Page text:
I feel really well after, because before I didn’t think I was going to get any support because I’m a Muslim boy. So I thought I was just going to be another victim of injustice. But thanks to all my supporters on social media, I got this far, thanks to you guys. I see it as a way of people sending a message to the rest of the world that just because something happens to you because of who you are, no matter what you do, people will always have your back.
The lesson that “people will always have your back” no matter what you look like is perhaps not the one that I might have taken had I gone through what Ahmed did. It is truly amazing to see him come out from this so optimistic about the world, willing to see the silver lining from his experiences rather than to be embittered by the many ways he was mistreated. It’s yet another lesson we could all stand to learn from him.
The entire video of Chris Hayes’ interview with Ahmed is posted at the All In website at MSNBC.
More links to explore:
Also from Max Fisher at Vox: It’s not just Ahmed Mohamed: anti-Muslim bigotry in America is out of control.
Chris Gayomali at GQ: Ahmed Mohamed Is a Goddamn Genius.
Ken White at Popehat: Willful Paranoia: The Classic Excuse for Willful Paranoia #IStandWithAhmed.
At CNN, a surprisingly excellent, detailed article about what happened to Ahmed: Muslim teen Ahmed Mohamed creates clock, shows teachers, gets arrested.
Amanda Taub at Vox: The message Ahmed Mohamed’s school just sent: creativity isn’t for Muslim kids.
Reactions to last night’s GOP debate
I thought this interview with Ronald Reagan’s sons was interesting. Although Ron Reagan is a liberal and Michael is a conservative, both men are sick and tired of Republicans who try to claim they are just like Ronald Reagan. (The interviews took place before last night’s debate.) Politico:
Ronald Reagan’s sons have one thing to say to Donald Trump: We knew Ronald Reagan. Ronald Reagan was our father. And you’re no Ronald Reagan.
The conservative 40th president has been a touchstone in practically every presidential race since he left office, but this year, from Scott Walker’s fawning tweets to Jeb Bush’s custom T-shirt, Reagan fever seems to have reached a new high. And you can bet it will be a main feature of the debate tonight, at the Reagan Library in California.
But if you ask Reagan’s sons Ron and Michael, they’re not so keen on the comparisons. In two exclusive interviews (both published below), which span what the former president would think of the 16-strong Republican field (“I think he’d be kind of appalled”) to who’s most like Reagan (“Rick Perry. … They have the same hat size”) to what Reagan would think of Jeb Bush (“lacks charisma”), the sons of the former president both reject the idea that any Republican today really is the next Ronald Reagan. Plus, as Ron Reagan, a liberal political commentator, points out, “my father never went around comparing himself to someone else.”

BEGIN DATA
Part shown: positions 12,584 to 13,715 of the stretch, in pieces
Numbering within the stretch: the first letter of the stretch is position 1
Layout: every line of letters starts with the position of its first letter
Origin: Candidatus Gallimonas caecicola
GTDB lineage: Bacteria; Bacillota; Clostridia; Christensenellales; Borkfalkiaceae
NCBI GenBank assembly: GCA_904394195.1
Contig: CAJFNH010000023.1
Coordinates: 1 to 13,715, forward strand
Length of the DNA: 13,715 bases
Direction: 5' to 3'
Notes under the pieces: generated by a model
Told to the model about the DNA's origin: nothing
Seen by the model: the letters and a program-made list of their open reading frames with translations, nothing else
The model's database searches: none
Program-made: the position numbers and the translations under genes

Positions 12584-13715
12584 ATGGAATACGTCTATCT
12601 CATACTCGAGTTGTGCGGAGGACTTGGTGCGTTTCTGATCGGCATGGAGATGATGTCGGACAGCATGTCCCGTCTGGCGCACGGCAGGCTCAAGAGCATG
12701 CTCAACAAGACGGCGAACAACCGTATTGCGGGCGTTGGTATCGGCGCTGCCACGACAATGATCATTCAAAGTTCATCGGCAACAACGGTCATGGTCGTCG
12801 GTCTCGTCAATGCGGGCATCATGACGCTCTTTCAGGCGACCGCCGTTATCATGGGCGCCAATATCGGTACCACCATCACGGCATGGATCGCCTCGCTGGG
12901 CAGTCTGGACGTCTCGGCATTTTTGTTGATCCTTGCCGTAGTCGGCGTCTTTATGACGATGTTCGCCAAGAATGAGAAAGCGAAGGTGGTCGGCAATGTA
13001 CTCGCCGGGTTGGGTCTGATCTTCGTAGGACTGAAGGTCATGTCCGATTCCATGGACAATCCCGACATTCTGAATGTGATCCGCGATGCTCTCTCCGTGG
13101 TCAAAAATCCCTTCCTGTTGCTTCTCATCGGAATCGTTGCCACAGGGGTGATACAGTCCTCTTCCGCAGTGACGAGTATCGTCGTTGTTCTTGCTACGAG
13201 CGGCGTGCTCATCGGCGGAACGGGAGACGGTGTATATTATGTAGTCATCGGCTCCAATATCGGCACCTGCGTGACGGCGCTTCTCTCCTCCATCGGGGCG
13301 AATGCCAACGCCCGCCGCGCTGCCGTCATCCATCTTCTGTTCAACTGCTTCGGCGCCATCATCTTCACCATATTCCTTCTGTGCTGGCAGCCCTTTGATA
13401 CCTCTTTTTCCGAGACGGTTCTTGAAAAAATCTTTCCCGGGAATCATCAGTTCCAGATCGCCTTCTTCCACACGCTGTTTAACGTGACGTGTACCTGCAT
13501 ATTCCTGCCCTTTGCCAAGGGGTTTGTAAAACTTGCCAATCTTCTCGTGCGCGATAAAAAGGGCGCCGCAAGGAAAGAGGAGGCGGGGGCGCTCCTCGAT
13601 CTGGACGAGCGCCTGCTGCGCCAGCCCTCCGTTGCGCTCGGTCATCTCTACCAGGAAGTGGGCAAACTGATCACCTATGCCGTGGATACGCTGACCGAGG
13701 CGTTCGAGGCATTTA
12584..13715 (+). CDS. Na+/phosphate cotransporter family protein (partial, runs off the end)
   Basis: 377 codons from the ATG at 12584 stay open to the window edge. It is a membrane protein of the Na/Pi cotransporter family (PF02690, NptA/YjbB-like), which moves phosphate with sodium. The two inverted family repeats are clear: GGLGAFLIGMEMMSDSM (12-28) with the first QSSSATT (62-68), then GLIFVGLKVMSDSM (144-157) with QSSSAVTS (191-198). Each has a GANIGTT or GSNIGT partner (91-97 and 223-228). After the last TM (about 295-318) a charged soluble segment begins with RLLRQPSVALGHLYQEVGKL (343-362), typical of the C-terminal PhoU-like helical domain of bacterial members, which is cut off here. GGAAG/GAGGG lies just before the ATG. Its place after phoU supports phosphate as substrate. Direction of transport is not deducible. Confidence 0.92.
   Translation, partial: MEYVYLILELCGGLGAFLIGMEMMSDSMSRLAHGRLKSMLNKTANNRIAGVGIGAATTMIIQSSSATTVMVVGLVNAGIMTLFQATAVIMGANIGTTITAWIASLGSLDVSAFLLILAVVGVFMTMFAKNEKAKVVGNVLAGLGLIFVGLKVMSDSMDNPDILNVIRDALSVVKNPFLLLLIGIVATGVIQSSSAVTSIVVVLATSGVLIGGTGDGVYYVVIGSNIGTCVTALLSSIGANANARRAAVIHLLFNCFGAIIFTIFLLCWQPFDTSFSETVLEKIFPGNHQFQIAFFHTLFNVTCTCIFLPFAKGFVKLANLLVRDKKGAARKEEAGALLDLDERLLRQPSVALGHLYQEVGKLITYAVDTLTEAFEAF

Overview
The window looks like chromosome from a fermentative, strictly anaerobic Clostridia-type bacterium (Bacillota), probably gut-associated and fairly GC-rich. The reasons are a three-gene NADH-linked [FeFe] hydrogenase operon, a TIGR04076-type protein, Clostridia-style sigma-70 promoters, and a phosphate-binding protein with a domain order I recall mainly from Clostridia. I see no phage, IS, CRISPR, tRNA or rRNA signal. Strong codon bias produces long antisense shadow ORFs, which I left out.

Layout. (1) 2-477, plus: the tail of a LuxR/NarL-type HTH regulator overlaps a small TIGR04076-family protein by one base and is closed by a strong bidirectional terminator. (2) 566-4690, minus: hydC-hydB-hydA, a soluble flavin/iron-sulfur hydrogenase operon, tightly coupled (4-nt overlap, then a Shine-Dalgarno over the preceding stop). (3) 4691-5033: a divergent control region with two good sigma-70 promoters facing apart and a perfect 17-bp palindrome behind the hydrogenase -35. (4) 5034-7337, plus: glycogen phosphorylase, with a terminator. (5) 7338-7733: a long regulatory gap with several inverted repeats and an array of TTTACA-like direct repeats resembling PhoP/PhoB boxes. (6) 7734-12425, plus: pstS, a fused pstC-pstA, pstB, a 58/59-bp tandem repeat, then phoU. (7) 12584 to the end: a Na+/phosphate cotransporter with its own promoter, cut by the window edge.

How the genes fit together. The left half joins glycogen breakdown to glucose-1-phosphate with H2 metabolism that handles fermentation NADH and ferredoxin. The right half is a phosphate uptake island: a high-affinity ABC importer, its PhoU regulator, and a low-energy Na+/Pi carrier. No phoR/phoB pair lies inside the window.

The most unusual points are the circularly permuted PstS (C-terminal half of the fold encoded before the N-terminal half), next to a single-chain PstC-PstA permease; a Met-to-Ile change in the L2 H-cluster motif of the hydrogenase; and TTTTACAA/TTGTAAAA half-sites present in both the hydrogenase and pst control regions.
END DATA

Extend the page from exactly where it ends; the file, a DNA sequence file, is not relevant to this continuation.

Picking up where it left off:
Not only is the whole party “certainly getting him wrong as a Republican,” says Ron, the idea of comparing Trump to his father disgusts him. “I can’t think of two people who are more diametrically opposed. This egotistical, narcissistic guy with the weird comb over swanning in his private plane. … I mean, look in the mirror, fat boy. Look at that hair, you’re ridiculous! Where do you get off talking on anybody’s appearance? It’s just so unchivalrous. My father would recoil at that sort of thing.”
Michael Reagan, a conservative political strategist who hosted a talk radio program for 26 years, also questioned the idea that Republican candidates today are just like his father, especially Trump. “It’s interesting to see how many of them … recreate my father in their image and likeness instead of his,” he says. “Ronald Reagan would never take 11 million people or three million people or a million people and throw them out of the United States of America.” Plus, Michael says, talking about Reagan all the time is just bad strategy: “I have a 32 year-old daughter named Ashley. She knows who Ronald Reagan is, but name another 32 year old who does.”
And as for Donald Trump being the next Ronald Reagan? That’s ridiculous, says Michael. “To say what he said about Carly? … Is that the face we want for the Republican Party? If that’s the face, then the Democrats have to be going, ‘Go Donald!’”
Read the complete interviews at the Politico link above.
A few more debate reactions:
Chuck Todd and friends: Winners and Losers from Last Night’s Debate.
John Cassidy at The New Yorker: Carly Fiorina Tests Donald Trump’s Indestructibility.
Chicago Tribune: What happens if the new Donald Trump is just boring?
USA Today: Fact check: The second Republican debate.
That’s all I have for you today. What stories are you following?